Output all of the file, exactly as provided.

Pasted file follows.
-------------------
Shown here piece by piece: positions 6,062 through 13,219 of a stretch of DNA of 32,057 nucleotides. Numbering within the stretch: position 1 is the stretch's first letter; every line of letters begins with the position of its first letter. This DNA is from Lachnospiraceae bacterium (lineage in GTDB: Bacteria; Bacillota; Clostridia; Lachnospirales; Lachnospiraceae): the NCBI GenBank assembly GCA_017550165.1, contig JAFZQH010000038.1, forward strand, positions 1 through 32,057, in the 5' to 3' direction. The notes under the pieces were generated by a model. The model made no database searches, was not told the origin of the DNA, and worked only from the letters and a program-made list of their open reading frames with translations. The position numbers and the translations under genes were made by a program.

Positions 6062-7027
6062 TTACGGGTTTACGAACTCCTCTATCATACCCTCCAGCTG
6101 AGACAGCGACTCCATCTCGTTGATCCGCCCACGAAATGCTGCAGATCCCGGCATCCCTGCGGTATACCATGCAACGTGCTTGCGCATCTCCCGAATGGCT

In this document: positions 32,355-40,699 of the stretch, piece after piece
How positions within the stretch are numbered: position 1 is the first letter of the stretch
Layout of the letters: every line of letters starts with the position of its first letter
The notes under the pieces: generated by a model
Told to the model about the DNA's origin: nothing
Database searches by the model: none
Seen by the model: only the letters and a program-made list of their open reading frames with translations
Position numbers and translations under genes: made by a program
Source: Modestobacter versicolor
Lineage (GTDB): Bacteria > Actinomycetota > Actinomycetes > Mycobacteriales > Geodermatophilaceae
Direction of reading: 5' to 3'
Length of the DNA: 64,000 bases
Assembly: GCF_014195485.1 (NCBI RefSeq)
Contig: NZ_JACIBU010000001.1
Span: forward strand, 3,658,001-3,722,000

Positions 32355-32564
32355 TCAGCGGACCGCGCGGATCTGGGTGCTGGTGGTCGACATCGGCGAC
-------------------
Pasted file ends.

Shown here piece by piece: positions 6,062 through 13,219 of a stretch of DNA of 32,057 nucleotides. Numbering within the stretch: position 1 is the stretch's first letter; every line of letters begins with the position of its first letter. This DNA is from Lachnospiraceae bacterium (lineage in GTDB: Bacteria; Bacillota; Clostridia; Lachnospirales; Lachnospiraceae): the NCBI GenBank assembly GCA_017550165.1, contig JAFZQH010000038.1, forward strand, positions 1 through 32,057, in the 5' to 3' direction. The notes under the pieces were generated by a model. The model made no database searches, was not told the origin of the DNA, and worked only from the letters and a program-made list of their open reading frames with translations. The position numbers and the translations under genes were made by a program.

Positions 6062-7027
6062 TTACGGGTTTACGAACTCCTCTATCATACCCTCCAGCTG
6101 AGACAGCGACTCCATCTCGTTGATCCGCCCACGAAATGCTGCAGATCCCGGCATCCCTGCGGTATACCATGCAACGTGCTTGCGCATCTCCCGAATGGCT

In this document: positions 32,355-40,699 of the stretch, piece after piece
How positions within the stretch are numbered: position 1 is the first letter of the stretch
Layout of the letters: every line of letters starts with the position of its first letter
The notes under the pieces: generated by a model
Told to the model about the DNA's origin: nothing
Database searches by the model: none
Seen by the model: only the letters and a program-made list of their open reading frames with translations
Position numbers and translations under genes: made by a program
Source: Modestobacter versicolor
Lineage (GTDB): Bacteria > Actinomycetota > Actinomycetes > Mycobacteriales > Geodermatophilaceae
Direction of reading: 5' to 3'
Length of the DNA: 64,000 bases
Assembly: GCF_014195485.1 (NCBI RefSeq)
Contig: NZ_JACIBU010000001.1
Span: forward strand, 3,658,001-3,722,000

Positions 32355-32564
32355 TCAGCGGACCGCGCGGATCTGGGTGCTGGTGGTCGACATCGGCGAC